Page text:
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15. Left Cross Turn
Fact Sheet
Official Name:Left Cross Turn
Dance / Level:Full Bronze American Style Waltz
Aliases:Reverse Turn, Viennese Reverse Turn, Viennese Half Turns, Viennese Cross
Left Box (Reverse) Turn

The Left Cross Turn is an advanced version of the Left Box Turn borrowed from Viennese Waltz. Dancers typically complete 1/2 turn per measure, or 1 full turn for the rntire figure. To help accomplish this additional rotation, the man crosses his left foot in front of his right foot on step 3, and the lady crosses her left foot in front of her right foot on step 6. This crossing action is what gives the Left Cross Turn its name.

Because the figure begins and ends on the same alignment, it can be repeated as desired along any single side of the room.

Like the Left Box Turn, the Left Cross Turn is most often preceded and followed by Forward Closed Change Steps in the Waltz. In order to accommodate the slight difference in alignment, the preceding and following Change Steps need to be altered. The preceding RF Change Step is simply turned 1/8 from diagonal center to line of dance. The following LF Change Step cannot be turned 1/8 to right, however, it can remain facing line of dance, and the following Right Box / Natural Turn can be turned 1/2 over steps 1-3. Or the Change Step can be turned 1/8 to left in the corner of the room, to end facing diagonal wall of the new line of dance to prepare for a Natural Turn. Of course, infinite precede and follow possibilities exist beyond Changes and Natural Turns. Refer to the precedes and follows tabs for more ideas.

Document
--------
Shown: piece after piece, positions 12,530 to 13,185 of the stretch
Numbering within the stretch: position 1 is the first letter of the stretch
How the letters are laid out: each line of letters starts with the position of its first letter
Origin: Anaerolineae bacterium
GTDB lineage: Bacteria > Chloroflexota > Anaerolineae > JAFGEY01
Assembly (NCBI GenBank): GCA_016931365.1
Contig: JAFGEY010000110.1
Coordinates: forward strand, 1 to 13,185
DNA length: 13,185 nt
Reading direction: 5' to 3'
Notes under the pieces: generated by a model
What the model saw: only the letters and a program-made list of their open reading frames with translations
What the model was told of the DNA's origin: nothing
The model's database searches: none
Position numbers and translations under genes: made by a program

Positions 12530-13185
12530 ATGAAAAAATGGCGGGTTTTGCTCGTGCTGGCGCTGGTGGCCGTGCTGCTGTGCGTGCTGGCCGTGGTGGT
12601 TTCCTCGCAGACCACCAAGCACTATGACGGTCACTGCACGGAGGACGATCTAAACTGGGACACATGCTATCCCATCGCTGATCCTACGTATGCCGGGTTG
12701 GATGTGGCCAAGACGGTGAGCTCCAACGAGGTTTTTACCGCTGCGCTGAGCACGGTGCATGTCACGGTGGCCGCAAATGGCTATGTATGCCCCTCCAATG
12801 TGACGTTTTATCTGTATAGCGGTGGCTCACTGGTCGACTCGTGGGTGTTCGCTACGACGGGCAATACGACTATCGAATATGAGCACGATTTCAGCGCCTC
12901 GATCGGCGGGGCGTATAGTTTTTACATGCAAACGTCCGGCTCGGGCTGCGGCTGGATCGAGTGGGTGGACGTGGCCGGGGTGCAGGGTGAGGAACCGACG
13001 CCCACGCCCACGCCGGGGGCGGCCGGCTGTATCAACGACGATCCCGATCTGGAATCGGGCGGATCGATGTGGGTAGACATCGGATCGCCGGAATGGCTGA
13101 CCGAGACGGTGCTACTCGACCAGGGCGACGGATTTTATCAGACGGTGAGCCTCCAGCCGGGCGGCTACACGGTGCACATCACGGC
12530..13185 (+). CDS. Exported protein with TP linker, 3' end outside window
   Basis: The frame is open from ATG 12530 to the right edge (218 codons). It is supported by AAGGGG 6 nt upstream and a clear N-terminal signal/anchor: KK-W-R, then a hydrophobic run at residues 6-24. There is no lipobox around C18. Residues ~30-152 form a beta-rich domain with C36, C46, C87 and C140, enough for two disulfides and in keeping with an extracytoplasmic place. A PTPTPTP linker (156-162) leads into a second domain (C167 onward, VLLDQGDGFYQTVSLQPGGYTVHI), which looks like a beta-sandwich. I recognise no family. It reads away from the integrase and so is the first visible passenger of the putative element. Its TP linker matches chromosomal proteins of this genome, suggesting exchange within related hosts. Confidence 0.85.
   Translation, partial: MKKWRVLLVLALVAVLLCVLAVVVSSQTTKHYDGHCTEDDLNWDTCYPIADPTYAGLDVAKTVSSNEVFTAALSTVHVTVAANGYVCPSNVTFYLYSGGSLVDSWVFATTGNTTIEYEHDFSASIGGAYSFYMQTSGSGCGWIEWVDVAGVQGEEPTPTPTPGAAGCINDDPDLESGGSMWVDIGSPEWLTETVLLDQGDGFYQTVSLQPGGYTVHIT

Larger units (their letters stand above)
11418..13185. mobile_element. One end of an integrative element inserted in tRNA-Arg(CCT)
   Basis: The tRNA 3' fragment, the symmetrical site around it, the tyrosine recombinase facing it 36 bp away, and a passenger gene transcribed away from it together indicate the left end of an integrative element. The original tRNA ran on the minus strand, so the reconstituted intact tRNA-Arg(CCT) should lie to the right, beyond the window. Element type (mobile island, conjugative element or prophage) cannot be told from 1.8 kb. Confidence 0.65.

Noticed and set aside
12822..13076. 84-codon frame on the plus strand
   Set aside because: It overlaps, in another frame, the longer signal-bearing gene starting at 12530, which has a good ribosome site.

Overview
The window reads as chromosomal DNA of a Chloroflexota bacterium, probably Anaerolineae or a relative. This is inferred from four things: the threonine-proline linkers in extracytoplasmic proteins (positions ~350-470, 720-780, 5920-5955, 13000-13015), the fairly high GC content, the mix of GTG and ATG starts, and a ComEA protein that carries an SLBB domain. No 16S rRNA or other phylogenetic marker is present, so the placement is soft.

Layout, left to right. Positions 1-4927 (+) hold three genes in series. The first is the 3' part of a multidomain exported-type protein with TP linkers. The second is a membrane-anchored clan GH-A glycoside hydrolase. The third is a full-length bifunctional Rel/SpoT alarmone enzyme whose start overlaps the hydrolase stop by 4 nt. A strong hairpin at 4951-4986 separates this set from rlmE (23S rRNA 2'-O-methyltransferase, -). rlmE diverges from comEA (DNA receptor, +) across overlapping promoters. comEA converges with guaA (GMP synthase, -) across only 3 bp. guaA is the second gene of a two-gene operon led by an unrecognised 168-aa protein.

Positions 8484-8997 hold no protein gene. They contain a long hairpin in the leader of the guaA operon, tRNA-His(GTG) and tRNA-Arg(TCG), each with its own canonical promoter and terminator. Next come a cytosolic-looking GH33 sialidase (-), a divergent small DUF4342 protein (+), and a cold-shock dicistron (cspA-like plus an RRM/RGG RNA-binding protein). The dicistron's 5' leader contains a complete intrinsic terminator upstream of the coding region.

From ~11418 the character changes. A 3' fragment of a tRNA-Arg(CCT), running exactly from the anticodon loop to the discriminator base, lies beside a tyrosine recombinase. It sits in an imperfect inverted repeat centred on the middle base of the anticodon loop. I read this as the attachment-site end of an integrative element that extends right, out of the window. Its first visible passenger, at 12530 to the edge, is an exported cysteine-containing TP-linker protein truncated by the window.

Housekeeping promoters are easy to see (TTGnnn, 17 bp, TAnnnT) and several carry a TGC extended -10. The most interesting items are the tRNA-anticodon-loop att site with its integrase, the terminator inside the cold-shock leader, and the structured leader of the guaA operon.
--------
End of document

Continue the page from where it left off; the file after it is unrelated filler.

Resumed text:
15b. Promenade Cross

The Promenade Cross is best described as the second half of a Left Cross Turn, begun in promenade position. It's a nice option as a resolution to promenade position, as it allows the dancers to move along line of dance and follow with additional reverse figures, such as Left Cross Turn.

Beginning in promenade position, man steps with right foot forward & across in CBMP, then left foot side & slightly forward, and then closes left foot to right foot. By moving the lady slightly farther across his line of travel toward the end of the figure, he can lead her to cross her left foot, rather than closing it, on count 3. This allows the following figure to begin moving down line of dance.

As with most figures beginning in promenade position, the Promenade Cross can travel along line of dance, or toward diagonal center or diagonal wall. It will end with man facing the same alignment as the direction of travel. For example, if man begins in promenade position facing line of dance, the Promenade Cross will travel toward diagonal center, and end with man facing diagonal center.


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